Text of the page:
Finally, and perfectly, one gobbler separated himself from the other two, stopped, and stuck his head out to look the decoy over. Brian had a shot and he took it.

Bird After Bird

He made a good, clean shot. I couldn’t believe it, but the other two toms seemed attracted by the commotion and ran over to where the other tom lay dead.

Brian quietly handed me the Remington 870 so I could fill my tag, too. That kind of opportunity doesn’t come along every day.

Something was wrong with the gun, though. I struggled for what seemed like a minute to get a shell chambered so I could shoot. Finally, I took aim and fired, but nothing happened. The gun wouldn’t fire. The two remaining gobblers were getting more nervous by the second.

I decided that my only choice was to eject the second shell and try chambering another. I knew this would create a lot of noise and commotion, but I had no choice. The sound seemed to rattle through the woods, but the shell chambered smoothly. One gobbler was running away, but the other remained standing right in front of me. I put the bead on his head and pulled the trigger. Finally, two birds were down.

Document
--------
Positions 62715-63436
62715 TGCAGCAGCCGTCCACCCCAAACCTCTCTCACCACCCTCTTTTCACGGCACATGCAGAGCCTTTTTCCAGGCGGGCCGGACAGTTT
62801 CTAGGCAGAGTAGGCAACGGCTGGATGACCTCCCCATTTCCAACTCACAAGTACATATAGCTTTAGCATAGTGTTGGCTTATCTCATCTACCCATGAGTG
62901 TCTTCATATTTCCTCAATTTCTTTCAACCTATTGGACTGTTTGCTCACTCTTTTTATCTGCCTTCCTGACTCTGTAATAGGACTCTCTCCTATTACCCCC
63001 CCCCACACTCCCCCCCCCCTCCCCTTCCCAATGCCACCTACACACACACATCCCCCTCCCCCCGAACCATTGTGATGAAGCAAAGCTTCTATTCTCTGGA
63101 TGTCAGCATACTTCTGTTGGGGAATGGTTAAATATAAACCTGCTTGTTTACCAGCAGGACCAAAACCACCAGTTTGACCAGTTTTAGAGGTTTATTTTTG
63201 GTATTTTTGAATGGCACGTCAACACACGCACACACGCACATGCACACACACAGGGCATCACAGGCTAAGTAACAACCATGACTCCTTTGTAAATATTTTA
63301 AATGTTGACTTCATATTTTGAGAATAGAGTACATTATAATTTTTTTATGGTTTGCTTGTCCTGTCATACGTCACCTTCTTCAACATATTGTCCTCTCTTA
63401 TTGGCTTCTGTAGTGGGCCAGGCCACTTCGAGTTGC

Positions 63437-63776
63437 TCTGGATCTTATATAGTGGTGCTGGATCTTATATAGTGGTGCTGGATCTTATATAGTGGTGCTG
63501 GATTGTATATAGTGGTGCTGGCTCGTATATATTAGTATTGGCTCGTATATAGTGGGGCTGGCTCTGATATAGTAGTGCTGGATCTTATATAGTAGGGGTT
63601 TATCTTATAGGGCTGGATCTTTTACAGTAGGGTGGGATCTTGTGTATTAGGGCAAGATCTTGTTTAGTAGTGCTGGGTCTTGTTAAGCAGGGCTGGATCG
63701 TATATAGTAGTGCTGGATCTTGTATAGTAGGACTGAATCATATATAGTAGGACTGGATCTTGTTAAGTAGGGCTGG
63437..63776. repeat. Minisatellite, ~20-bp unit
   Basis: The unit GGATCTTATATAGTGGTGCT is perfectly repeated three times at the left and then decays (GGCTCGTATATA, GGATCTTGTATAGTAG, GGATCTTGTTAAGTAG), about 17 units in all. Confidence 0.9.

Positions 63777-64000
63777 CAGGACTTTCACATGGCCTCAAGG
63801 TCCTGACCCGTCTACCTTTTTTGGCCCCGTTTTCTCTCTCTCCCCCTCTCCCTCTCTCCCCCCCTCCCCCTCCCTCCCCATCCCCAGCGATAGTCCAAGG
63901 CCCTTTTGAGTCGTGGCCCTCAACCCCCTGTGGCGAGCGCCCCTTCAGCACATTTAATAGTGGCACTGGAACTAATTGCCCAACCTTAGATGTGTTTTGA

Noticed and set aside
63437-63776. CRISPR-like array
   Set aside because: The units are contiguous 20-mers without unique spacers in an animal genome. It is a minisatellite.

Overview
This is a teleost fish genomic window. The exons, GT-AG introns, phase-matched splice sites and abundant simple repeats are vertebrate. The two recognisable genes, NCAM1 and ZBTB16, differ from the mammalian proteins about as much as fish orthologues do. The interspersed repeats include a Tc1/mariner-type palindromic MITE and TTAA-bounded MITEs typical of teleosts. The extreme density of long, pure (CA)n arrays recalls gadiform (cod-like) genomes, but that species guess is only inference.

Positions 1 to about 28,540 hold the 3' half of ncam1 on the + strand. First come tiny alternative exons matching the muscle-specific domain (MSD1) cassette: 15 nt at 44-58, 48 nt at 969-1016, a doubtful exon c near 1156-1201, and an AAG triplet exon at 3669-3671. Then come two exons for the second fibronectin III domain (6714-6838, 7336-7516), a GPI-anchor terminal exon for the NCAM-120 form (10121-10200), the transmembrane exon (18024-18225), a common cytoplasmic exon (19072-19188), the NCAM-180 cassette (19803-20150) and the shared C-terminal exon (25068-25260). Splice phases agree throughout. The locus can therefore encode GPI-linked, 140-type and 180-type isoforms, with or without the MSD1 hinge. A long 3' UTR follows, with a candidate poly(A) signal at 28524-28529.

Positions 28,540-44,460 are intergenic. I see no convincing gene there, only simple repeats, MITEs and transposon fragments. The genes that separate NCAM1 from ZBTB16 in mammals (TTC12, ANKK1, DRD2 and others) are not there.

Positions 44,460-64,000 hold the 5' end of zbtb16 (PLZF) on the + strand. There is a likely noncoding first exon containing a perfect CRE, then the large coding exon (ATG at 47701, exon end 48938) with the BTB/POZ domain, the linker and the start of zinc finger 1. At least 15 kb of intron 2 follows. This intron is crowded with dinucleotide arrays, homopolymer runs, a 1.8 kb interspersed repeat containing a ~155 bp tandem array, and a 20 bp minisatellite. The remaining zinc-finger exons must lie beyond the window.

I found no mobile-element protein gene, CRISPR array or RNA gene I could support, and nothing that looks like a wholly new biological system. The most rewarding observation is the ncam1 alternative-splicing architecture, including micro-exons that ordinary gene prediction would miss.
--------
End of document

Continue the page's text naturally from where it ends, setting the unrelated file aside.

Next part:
Brian and I picked up our birds and admired them, and I silently gave thanks to God for making such a morning possible. Not only was this Brian’s first gobbler, but it was my first, too. I had spent nearly a dozen years calling in turkeys for friends and for fun (on wildlife refuges and private land), but this was actually the first bird I had shot.

It was a wonderful shared experience. After more than an hour of watching wildlife courting rituals and feeling the suspense and uncertainty of the hunt’s outcome, two friends managed to bag their first turkeys. Even the forecasted rain held off until after we’d checked and cleaned our birds. Whenever we get together we still reminisce about our turkey hunting adventure with its storybook ending

This Issue's Staff

Editor in Chief - Ara Clark
Managing Editor - Nichole LeClair
Art Director - Cliff White
Artist - Dave Besenger
Artist - Mark Raithel
Photographer - Jim Rathert
Writer/editor - Tom Cwynar
Staff Writer - Jim Low
Designer - Susan Fine
Circulation - Laura Scheuler